Theres magic in that barrel.
There's magic in that barrel. Lester Black

Something magical happens when a great brewer barrel-ages their beer. They use rudimentary and ancient tools—mainly the combination of wood and time—to turn ordinary beer into something extraordinary. It’s no wonder that some of the most celebrated Seattle beers aren’t the delicious IPAs that can be churned out in three weeks, but the barrel-aged stouts and barley wines that can take years to develop.

What’s behind the magic of barrel-aging beer? That’s the question we will be exploring at Barrel Wizards, our third event in The Stranger’s new Zymurgy beer series. We’re bringing together the brewers and the beer from Holy Mountain Brewing, Fremont Brewing, and Reuben’s Brews at Reuben’s new taproom in Ballard on April 30. Like the last two events in our Zymurgy series, this event will feature a curated tasting flight of barrel-aged beers and a moderated panel discussion with the brewers. Tickets cost $20 and will go on sale at 3 p.m. today.

We had a fascinating discussion at Weird Fermentation, the first event in the Zymurgy beer series, and I expect the beer and discussion at Barrel Wizards will be just as interesting. These brewers make truly world-class, extraordinary barrel-aged beer.

Reuben’s has been releasing barrel-aged stouts since 2013 and people have noticed. Crowds line up for the smooth maltiness of their Bourbon Barrel Imperial Stouts, and their relatively new barrel-aged sour program is already bearing delicious fruit under the Brettania label.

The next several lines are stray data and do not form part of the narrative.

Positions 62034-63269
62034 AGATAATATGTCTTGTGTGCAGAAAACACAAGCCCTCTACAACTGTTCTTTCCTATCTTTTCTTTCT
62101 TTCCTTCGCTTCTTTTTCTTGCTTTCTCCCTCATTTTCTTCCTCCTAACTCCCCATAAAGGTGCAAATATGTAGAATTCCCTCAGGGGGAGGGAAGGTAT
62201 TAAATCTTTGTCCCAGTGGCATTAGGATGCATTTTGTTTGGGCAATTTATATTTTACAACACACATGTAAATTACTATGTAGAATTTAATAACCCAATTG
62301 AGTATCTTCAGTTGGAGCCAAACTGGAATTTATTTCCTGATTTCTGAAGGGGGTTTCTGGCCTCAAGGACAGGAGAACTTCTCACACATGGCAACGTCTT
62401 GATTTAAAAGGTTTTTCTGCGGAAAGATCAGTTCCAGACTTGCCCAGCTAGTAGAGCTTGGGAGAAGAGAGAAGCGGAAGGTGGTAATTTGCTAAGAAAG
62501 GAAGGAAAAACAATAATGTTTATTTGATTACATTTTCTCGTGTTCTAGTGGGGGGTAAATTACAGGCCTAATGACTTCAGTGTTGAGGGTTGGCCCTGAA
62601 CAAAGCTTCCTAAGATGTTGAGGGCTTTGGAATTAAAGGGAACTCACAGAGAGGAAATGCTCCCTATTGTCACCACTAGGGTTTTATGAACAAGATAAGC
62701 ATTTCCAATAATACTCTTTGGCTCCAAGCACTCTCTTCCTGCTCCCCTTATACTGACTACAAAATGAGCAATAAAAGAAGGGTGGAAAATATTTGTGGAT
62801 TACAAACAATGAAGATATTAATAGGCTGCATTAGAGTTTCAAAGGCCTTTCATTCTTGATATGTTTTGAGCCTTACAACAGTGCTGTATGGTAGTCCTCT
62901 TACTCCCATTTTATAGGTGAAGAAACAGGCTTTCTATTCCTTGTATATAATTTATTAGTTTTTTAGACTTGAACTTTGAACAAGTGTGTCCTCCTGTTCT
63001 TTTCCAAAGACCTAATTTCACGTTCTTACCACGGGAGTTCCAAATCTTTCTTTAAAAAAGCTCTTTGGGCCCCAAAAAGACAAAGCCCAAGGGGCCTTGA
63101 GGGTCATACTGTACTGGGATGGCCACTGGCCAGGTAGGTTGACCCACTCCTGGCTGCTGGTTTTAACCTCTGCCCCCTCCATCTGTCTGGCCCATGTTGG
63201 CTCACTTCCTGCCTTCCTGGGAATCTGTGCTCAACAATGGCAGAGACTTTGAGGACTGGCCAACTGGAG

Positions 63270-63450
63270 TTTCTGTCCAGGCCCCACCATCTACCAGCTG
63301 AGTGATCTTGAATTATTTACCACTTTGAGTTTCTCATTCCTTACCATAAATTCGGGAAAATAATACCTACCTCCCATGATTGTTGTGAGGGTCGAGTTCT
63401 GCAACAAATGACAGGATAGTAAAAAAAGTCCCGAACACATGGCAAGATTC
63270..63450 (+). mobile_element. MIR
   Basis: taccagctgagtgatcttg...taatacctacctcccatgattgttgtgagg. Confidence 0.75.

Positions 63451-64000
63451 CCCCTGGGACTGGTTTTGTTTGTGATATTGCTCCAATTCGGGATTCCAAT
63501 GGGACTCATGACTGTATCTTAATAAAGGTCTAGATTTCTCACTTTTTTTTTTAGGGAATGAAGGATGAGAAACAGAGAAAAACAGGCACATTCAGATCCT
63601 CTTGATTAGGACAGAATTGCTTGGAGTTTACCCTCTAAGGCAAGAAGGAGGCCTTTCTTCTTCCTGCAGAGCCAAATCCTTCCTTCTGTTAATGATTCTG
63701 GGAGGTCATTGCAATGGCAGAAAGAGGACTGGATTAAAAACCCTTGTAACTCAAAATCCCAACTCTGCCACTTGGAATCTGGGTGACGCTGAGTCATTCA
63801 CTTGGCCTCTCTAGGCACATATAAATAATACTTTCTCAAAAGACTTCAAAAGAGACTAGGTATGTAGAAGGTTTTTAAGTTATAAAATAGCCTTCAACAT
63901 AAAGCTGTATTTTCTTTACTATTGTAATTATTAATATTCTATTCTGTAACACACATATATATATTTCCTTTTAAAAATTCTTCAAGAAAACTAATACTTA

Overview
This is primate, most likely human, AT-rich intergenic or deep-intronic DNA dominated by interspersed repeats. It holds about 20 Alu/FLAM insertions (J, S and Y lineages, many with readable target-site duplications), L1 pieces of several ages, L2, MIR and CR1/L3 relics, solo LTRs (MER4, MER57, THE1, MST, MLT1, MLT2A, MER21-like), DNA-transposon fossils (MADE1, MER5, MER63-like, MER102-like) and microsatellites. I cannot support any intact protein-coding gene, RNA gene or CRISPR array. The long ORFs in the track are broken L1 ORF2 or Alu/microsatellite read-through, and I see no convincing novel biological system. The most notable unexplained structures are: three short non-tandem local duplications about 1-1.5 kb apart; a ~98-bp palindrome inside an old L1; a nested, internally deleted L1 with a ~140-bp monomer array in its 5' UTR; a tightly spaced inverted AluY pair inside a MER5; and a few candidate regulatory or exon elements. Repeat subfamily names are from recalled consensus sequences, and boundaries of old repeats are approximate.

Holy Mountain produces such delicious barrel-aged beer that beer nerds across the country will fly to Seattle for the chance to purchase legendary beers like Midnight Still, a barrel-aged imperial stout, or Hand of Glory, a barrel-aged British barley wine. These beers have captivated such an audience that it’s hard to imagine that Holy Mountain is only about five years old.

And Fremont Brewing’s barrel-aging program has an almost mythological status to it. People will spend hundreds of dollars trying to buy Brew 1000, a Bourbon barrel-aged British barley wine that is said to be full of notes of caramel, bourbon, and vanilla wrapped in a decadently smooth body. Like most people, I have never had a chance to try to this vaunted beer.

These are some of the best barrel-aged brewers in the state, so we are absolutely thrilled that all three are willing to party over barrel-aged beers with us. Fremont’s barrel-aged beers hold four of the top five spots on BeerAdvocate’s list of the top 50 beers in Washington state. The fifth on the list is Holy Mountain’s Midnight Still. That’s basically a guarantee that Barrel Wizards is going to be a tasty event.